It could be that in recent weeks and months you’ve been like me, and seemingly a very large part of the world’s adult and probably teenage population, and you’ve been tempted or at least thought about “investing” in Bitcoin or one of the other cryptocurrencies. Equally, it could be that, also like me, you’re steered clear of it as you’re old enough to remember the Tulip mania bubble. (OK I admit that’s probably a slight exaggeration as that was in around 1637!)
Either way I suspect that thinking about how the gains you would hope to make would be taxed might not be terribly far towards the top of your agenda. Fortunately, our friends at HMRC have been way ahead of us all and issued guidance on this as long ago as 2014 in the form Revenue & Customs Brief 9/2014.
HMRC’s guidance says that there are three possible treatments for gains/profits which are made on Bitcoin or other cryptocurrencies – they could be:
- trading profits which will be subject to income tax, or;
- highly speculative transactions which are treated as gambling and therefore not subject to income tax; or
- capital gains which will be subject to capital gains tax.
UK Case law has long established a number of key indicators which are looked at in order to decide if an activity constitutes a trade for tax purposes. These include whether there is a profit seeking motive, the frequency and number of similar transactions, connection with an existing trade, financing arrangements and the length of ownership and reason for the transactions. A large number of cryptocurrency transactions, where positions are taken for a brief or short time only, may reflect some of these indicators in which case it would look like this sort of activity would be classified as trading and subject to Income Tax.
There is however case law which has long established that profits arising from share dealing are not trading profits, even if the above indicators are present. Dealing in cryptocurrency is pretty similar to share dealing and it is therefore unlikely that profits would be treated as trading profits.
Betting and gambling are not considered a trade for tax purposes even if the key indicators mentioned above are present and are not subject to income tax. There are now pretty established markets for cryptocurrency dealing and it is generally considered that even though highly speculative these transactions are not treated as gambling and therefore profits or gains are likely to be taxable.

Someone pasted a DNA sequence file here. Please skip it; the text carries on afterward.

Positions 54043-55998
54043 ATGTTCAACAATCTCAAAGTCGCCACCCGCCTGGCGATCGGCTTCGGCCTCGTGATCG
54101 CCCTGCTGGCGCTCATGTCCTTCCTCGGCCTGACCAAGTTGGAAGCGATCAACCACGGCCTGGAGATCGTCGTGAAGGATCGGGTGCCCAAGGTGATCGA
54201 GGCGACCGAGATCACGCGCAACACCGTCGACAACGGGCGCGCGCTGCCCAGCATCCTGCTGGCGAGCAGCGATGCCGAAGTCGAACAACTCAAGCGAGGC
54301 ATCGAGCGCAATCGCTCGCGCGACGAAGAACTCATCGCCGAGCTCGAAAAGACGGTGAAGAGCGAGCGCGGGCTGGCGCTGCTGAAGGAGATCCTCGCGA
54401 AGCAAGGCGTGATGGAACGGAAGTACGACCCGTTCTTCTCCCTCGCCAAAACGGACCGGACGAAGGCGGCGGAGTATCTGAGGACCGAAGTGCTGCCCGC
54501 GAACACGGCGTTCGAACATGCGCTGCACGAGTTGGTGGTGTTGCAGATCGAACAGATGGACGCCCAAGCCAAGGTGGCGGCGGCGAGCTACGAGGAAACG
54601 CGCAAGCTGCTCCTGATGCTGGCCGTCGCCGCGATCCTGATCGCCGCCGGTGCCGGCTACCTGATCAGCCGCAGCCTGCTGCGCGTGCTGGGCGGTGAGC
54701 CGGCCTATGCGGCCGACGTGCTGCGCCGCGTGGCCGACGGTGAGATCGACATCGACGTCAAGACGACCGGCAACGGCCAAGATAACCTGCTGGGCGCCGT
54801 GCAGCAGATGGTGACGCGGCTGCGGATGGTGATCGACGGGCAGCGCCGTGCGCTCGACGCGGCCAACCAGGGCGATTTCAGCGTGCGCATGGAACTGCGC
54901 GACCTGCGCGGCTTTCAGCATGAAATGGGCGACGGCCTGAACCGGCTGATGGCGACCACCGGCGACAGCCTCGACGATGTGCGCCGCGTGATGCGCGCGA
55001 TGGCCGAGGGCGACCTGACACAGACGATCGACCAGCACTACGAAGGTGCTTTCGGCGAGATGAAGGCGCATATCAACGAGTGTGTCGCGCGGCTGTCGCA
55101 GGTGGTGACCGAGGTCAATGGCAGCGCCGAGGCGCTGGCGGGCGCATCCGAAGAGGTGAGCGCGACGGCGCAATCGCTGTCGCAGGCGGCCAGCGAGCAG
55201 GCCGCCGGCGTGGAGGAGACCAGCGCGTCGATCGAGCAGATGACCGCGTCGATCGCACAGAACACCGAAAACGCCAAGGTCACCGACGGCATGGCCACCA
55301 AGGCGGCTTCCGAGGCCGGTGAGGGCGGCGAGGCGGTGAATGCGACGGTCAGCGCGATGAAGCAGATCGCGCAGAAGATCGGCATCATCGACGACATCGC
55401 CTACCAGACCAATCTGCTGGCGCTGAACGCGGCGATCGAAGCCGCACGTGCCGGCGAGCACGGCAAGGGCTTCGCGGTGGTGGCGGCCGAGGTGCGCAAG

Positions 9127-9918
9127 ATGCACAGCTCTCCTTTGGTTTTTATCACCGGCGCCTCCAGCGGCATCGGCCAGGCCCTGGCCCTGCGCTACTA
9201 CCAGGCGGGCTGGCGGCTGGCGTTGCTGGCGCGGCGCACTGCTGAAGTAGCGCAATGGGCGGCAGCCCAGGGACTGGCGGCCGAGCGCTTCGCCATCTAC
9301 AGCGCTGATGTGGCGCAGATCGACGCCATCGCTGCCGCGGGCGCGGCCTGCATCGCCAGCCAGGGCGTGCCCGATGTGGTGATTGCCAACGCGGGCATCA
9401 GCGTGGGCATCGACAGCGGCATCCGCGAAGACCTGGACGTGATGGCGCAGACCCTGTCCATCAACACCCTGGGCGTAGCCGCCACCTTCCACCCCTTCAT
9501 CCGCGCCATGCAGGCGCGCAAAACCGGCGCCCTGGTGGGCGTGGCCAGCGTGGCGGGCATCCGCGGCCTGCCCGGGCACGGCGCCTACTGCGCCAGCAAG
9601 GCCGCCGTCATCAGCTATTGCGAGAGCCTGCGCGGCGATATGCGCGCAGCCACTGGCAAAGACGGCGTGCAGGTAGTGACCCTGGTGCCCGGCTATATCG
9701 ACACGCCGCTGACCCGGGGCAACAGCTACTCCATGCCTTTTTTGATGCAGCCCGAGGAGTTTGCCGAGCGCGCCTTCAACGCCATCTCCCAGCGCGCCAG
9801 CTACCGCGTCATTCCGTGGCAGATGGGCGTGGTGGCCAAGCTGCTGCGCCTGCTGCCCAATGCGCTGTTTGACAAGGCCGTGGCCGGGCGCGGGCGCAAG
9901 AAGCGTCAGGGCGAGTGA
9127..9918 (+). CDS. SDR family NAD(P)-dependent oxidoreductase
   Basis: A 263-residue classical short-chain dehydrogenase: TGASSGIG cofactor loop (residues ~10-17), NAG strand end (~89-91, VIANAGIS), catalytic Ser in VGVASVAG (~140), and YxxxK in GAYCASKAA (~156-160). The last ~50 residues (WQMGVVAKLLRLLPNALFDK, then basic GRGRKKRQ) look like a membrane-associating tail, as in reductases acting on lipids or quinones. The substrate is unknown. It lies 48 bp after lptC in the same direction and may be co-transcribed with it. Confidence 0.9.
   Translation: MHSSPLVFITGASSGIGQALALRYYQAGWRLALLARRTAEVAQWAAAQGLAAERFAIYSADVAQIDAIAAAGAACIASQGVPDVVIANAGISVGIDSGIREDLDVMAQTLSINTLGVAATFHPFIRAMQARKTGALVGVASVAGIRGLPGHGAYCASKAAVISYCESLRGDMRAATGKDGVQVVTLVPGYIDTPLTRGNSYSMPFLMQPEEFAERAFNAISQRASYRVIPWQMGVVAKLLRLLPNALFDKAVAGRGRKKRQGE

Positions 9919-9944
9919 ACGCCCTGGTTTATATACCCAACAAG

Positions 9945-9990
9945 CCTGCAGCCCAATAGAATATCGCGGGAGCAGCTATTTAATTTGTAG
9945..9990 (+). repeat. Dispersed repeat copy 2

HMRC’s view seems to be that cryptocurrencies can be chargeable assets for capital gains tax purposes and most commentators agree with this. As a result, the “profits” you make on cryptocurrency investments are likely to be subject to capital gains tax.
Most of us are interested in the trading gains to be achieved from Bitcoin and similar cryptocurrencies. If you are one of those people trying to mine Bitcoins, then the good news is that any income received from Bitcoin mining activities will generally be outside the scope of VAT on the basis that the activity does not constitute an economic activity for VAT purposes as there is an insufficient link between any services provided and any consideration received.
Personally I’m off to buy some tulips – I may not make any money out of them but at least they are likely to please my wife!
If you are in receipt of Bitcoin and want to discuss the likely tax implication on your gains, please contact Gary on email@example.com or call on 020 8418 2770.
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